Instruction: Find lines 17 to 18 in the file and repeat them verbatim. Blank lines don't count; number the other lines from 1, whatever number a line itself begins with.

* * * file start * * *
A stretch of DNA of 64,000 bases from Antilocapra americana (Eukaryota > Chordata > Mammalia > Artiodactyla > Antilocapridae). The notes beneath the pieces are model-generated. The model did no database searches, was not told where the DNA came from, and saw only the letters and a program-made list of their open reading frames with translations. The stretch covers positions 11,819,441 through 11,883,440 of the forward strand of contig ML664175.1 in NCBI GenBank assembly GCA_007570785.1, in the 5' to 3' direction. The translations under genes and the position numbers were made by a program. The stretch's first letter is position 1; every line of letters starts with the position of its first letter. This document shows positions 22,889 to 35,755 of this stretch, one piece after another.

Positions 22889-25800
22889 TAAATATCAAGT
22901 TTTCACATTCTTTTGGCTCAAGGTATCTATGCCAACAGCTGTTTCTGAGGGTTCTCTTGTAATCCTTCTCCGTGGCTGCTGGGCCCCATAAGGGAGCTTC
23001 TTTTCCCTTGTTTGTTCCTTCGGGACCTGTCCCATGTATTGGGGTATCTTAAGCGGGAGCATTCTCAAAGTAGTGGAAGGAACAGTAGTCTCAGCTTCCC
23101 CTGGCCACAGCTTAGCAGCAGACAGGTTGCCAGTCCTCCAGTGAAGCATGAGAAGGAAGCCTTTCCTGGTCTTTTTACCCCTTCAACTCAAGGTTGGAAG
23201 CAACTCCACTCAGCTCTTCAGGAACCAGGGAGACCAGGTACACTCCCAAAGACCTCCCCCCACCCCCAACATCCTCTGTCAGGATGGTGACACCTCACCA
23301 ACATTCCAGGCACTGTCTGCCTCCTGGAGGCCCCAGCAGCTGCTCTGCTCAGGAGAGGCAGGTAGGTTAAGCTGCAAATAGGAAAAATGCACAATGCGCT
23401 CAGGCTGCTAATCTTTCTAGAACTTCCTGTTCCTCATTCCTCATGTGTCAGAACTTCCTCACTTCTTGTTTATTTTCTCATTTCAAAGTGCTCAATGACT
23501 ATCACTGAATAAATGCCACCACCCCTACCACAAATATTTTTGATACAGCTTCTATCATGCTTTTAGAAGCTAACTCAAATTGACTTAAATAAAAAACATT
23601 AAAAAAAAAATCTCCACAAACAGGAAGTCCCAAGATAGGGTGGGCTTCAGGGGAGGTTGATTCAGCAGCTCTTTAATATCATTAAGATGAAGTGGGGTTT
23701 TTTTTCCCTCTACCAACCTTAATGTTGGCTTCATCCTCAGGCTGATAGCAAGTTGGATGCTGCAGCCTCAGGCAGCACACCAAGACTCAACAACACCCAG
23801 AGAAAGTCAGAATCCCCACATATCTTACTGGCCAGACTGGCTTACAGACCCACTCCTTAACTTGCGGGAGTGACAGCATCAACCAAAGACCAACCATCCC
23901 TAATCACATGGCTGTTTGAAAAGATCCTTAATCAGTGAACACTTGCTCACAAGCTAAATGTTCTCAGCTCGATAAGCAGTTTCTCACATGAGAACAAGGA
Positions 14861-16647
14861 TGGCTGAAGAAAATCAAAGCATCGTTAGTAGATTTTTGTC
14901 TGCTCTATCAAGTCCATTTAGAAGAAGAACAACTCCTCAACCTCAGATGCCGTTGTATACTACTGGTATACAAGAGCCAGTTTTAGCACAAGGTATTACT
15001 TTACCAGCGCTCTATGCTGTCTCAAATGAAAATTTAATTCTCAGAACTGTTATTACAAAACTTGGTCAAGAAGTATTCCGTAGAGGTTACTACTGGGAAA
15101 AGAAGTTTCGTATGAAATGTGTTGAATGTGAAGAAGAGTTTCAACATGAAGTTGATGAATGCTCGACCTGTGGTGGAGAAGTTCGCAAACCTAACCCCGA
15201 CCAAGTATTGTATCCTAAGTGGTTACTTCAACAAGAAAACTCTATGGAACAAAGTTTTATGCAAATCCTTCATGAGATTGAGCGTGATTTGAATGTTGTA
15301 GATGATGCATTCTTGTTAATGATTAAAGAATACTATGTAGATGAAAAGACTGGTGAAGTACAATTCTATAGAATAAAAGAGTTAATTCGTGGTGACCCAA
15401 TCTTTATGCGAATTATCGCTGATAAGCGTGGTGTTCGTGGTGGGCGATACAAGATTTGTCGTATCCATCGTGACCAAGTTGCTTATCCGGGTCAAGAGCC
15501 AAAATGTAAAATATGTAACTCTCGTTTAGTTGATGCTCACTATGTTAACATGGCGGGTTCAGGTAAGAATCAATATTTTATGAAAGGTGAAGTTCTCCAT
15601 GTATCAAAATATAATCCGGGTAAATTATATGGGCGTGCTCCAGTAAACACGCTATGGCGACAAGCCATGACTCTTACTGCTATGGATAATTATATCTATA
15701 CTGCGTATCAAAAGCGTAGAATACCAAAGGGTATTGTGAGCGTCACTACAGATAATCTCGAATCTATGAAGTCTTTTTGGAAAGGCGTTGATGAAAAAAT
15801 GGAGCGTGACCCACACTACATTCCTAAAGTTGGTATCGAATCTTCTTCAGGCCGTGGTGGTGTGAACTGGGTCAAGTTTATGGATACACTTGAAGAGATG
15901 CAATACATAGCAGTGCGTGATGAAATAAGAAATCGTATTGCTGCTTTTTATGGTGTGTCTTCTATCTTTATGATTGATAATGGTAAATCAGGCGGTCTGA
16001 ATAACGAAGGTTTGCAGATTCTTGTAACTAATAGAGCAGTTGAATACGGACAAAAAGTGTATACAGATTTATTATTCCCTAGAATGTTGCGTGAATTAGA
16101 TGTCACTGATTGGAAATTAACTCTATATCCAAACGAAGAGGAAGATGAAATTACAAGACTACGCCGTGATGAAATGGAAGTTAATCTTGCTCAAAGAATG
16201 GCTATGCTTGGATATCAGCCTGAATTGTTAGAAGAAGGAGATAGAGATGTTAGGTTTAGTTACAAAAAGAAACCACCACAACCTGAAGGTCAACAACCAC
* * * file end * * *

14901 TGCTCTATCAAGTCCATTTAGAAGAAGAACAACTCCTCAACCTCAGATGCCGTTGTATACTACTGGTATACAAGAGCCAGTTTTAGCACAAGGTATTACT
15001 TTACCAGCGCTCTATGCTGTCTCAAATGAAAATTTAATTCTCAGAACTGTTATTACAAAACTTGGTCAAGAAGTATTCCGTAGAGGTTACTACTGGGAAA